Vincent Ta/HIGHLANDER
Vincent Ta/HIGHLANDER

The president’s visit to campus was not unanimously welcomed, however. As the day warmed, protests ignited, with some members of the UCR community voicing their opposition to Napolitano’s selection as UC president.

According to campus officials who were present during her visit to the school of medicine, the protests outside “didn’t faze (the meetings),” and that the environment inside was “very calm.”

But outside the building, an entirely different story unraveled.

The demonstration, composed of 30-40 students and campus workers, was in full swing as the sun beat down on protesters voicing their concerns over the appointment of Napolitano.

The students gathered at the Bell Tower before marching to the school of medicine, where the group surrounded the three exits of the building, shouting chants such as, “Napolitan — no! Student workers — yes!” and “Whose university? Our university!”

A familiar topic addressed throughout the demonstration was the record number of deportations that Napolitano spearheaded as the secretary of Homeland Security.

“Napolitano is the new UC president, but previously her position was the chair of Homeland Security,” stated Norman Barrios, a fourth-year ethnic studies and history double-major. “So she’s responsible for 1.5 million deportations (and) a lot of families being broken up. And, so as constituents of undocumented students, we are concerned with her appointmentship.”

Other issues raised by students were that Napolitano would “militarize” and “privatize” the public university system.

“Thousands of students in the community from UCR and the UC system came out and demonstrated against the draconian budget cuts that the UC was putting on an placing in the backs of workers and of students,” UCR student and former ASUCR Vice President of External Affairs Lazaro Cardenas declared through a bullhorn. “Meanwhile, UCPD across the state … was being considered to get armored vehicles; was getting bullet-proof vests; was pepper-spraying students in Davis; batoning students in UC Berkeley and also shooting pellets at UC students on Jan. 19,” he went on.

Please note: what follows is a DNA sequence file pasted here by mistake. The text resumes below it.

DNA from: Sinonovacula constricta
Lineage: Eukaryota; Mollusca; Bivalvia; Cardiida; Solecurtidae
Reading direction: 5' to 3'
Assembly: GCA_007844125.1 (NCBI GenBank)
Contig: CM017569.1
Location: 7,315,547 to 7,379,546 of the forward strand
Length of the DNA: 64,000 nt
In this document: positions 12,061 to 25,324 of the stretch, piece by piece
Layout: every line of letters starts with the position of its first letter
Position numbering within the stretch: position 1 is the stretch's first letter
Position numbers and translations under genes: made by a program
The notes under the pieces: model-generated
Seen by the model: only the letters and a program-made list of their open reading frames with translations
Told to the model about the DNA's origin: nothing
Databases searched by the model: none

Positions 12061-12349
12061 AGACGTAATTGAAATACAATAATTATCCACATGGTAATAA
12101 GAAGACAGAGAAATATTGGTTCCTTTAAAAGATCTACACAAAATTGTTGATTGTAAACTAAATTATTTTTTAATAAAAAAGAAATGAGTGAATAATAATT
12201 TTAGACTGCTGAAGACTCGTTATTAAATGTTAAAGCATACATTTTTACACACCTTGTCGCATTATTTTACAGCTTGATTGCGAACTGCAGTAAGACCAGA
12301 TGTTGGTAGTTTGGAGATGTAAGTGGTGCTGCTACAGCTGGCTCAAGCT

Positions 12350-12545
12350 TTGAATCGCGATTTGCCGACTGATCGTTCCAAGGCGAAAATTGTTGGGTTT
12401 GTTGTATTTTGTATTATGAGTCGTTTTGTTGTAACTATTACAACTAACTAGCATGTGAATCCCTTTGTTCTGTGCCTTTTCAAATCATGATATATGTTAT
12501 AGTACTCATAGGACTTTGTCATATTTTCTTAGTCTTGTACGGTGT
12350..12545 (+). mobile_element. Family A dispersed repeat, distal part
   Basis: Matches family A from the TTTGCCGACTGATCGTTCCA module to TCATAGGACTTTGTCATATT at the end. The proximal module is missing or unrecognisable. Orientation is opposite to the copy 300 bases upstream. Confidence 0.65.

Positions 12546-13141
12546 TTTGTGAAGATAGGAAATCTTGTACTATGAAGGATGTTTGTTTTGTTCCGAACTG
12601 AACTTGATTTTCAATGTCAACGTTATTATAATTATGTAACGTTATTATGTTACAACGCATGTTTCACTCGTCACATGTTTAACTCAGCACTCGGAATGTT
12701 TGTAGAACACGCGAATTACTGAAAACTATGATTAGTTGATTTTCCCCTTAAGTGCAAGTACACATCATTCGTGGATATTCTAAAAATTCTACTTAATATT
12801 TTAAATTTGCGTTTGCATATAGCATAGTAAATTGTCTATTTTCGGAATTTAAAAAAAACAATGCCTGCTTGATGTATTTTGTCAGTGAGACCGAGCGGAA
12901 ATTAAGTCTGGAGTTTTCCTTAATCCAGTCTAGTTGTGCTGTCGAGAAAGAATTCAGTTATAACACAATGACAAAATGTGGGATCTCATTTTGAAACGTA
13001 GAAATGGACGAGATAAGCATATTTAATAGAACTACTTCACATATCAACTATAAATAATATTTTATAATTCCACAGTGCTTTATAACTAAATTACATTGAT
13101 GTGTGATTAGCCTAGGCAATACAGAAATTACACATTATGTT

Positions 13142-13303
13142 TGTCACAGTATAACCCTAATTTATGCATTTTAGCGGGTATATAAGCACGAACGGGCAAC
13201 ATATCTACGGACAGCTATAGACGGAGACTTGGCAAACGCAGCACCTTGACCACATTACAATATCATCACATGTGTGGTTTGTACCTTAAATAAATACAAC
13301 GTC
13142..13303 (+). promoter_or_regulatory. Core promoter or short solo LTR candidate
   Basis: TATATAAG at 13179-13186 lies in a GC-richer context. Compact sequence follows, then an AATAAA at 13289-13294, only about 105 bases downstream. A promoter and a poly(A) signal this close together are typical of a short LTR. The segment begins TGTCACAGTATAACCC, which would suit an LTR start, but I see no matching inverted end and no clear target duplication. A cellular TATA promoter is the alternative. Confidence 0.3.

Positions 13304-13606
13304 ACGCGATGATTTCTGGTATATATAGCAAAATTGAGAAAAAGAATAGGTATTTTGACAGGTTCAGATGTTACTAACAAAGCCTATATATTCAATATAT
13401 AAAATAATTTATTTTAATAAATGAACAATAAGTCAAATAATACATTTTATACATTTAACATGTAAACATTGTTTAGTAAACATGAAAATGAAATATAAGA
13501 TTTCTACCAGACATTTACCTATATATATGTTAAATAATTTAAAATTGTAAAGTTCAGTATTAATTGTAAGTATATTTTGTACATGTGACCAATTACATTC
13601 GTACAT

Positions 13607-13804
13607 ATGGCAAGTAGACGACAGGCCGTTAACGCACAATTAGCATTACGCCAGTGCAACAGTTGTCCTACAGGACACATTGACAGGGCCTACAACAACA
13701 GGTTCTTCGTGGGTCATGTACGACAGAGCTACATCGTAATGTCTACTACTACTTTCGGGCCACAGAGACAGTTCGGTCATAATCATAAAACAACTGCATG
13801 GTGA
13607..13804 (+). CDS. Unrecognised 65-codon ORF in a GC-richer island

All the while, staff members from the school of medicine could be seen curiously peeking through the windows from the top floors of the building, watching as the protesters continued with rallies, chants and speeches.

For over two hours, the protests raged on without an appearance by the UC president. One by one, the demonstrators started to disperse. By 3 p.m., with the trees and buildings casting ever-longer shadows, the plaza surrounding the school of medicine steadily silenced as the protesters grew weary of waiting for Napolitano to emerge.

Leaving UCR

Vincent Ta/HIGHLANDER
Vincent Ta/HIGHLANDER

Napolitano concluded her tour of the campus by meeting with members of the community including Riverside Mayor Rusty Bailey. As the sun set, Napolitano headed back to Oakland, the headquarters of the University of California.

“Janet Napolitano had a good visit on Monday,” stated UCR Director of Media Relations Kris Lovekin following the meeting.

Before departing, Napolitano spoke with the Highlander, summing up her vision for the UC.

“We want to make sure we’re as affordable as we can be and that our doors are wide open,” Napolitano said. “And I think we also want to support the research aspect. It’s really what makes this university world-famous.”